SEPA did not advise council
WHETHER Argyll and Bute Council made appropriate representations to the Scottish Environment Protection Agency prior to introducing three-weekly bin collections is under scrutiny.
Douglas Tott, a ‘concerned taxpayer’ from Islay, says he has details from a Freedom of Information request that proves the council did not ask for advice before the scheme was introduced.
However, the council has outlined the input of SEPA into its decision to increase the length of times between bins being collected.
Last Thursday, in a meeting about bins in Soroba, Jim Smith, the head of amenity services with Argyll and Bute Council, said: ‘[In regard to rats at Soroba and whether advice had been sought], we took advice from SEPA and environmental health.’
However, SEPA told Mr Tott it had not been consulted.The Freedom of Information response said its local operations team advised: ‘1: SEPA was not consulted formally by Argyll and Bute Council, 2. If we had been, we would have referred them to their own Environmental Health Department for a comment about public health risks associated with their revised refuse collection schedule and 3. SEPA would not and has not provided advice to the council on this matter.’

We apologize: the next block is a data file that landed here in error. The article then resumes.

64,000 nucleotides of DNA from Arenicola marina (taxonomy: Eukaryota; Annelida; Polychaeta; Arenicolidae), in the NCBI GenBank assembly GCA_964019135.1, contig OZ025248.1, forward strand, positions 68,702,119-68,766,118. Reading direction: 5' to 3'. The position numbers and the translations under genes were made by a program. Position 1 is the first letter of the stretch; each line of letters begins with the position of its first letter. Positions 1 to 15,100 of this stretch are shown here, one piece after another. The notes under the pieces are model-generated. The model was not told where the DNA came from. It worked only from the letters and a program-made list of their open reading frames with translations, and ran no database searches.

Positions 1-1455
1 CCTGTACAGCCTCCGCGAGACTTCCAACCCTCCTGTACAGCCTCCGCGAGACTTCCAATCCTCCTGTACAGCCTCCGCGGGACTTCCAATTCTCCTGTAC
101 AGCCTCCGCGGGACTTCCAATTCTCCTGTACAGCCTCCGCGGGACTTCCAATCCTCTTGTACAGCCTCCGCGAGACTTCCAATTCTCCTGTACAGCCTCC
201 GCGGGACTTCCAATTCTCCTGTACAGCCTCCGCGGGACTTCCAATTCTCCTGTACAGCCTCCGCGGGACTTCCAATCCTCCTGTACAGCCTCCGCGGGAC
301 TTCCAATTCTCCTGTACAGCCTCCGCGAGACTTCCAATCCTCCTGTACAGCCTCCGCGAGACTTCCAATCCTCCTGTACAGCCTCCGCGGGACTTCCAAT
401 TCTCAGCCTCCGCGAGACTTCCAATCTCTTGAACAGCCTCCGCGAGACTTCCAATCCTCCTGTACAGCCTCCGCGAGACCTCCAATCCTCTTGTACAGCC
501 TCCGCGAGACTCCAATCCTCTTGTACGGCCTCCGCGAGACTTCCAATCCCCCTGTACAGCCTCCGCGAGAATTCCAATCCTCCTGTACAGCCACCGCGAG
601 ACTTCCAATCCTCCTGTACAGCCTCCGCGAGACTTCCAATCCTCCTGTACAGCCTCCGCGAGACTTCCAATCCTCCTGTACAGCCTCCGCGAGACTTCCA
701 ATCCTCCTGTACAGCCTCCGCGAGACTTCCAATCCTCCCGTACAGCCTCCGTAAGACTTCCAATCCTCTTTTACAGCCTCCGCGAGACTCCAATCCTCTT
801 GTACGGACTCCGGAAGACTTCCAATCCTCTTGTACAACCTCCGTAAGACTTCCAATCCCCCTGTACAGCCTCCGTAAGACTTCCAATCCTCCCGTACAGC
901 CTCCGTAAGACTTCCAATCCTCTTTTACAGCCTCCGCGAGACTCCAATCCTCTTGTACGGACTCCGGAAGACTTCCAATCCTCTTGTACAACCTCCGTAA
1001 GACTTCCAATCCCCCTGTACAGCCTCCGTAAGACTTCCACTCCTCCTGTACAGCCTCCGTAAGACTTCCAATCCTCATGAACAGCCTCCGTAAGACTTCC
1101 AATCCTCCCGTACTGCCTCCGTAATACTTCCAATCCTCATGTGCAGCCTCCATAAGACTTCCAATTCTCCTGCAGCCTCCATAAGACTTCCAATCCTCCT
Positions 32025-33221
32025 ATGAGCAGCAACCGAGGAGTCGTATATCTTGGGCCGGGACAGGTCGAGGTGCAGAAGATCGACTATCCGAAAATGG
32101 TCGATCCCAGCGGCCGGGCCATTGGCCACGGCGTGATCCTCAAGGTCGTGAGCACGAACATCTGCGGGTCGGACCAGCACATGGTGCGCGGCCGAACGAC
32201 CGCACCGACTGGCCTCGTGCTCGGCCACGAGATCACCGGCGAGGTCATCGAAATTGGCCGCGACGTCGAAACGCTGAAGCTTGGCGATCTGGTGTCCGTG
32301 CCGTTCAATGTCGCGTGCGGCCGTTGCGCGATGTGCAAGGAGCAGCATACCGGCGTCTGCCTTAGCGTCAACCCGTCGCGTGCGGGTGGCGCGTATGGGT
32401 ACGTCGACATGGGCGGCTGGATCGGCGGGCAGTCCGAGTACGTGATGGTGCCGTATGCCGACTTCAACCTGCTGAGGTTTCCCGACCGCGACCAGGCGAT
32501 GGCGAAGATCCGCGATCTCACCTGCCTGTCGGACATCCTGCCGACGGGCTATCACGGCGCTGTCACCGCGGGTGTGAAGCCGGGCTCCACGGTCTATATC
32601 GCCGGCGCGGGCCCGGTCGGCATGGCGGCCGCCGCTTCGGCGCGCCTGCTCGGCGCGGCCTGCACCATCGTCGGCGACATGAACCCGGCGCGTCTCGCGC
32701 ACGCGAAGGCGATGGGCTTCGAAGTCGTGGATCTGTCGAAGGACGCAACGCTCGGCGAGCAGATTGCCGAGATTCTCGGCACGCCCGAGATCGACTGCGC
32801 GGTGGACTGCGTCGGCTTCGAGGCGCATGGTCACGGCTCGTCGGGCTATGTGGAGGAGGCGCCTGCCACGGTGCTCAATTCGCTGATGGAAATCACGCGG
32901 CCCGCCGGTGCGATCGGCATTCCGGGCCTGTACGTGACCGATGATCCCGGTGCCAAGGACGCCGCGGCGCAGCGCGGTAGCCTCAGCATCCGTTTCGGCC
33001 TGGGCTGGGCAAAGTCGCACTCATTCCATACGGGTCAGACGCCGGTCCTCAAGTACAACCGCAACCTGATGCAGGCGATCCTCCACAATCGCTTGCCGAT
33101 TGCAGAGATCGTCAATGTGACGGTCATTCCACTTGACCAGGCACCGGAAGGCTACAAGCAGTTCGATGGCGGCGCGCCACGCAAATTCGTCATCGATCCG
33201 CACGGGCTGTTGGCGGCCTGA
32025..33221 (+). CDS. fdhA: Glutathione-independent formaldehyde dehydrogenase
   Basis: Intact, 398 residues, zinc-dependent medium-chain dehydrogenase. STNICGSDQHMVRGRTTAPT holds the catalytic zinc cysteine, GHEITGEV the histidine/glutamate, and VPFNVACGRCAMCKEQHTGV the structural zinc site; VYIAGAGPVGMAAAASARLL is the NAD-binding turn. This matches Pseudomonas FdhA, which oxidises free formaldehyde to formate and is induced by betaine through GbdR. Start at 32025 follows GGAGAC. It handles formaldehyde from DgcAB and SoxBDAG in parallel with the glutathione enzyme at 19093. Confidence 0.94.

However, a spokesman for Argyll and Bute Council was adamant that SEPA had been contacted for advice.
He said: ‘When we were proposing the move to the three-weekly model for refuse and recycling, our officers consulted with colleagues at the Scottish Environment Protection Agency informally on a number of occasions.’
Mr Tott said: ‘I trust that this FOI information will be published in this Thursday’s Oban Times plus a full explanation from the bosses at the council explaining from whom they received the “expert” SEPA advice stating that it was safe to introduce a three-weekly general waste collection service providing the bin lids were kept closed.’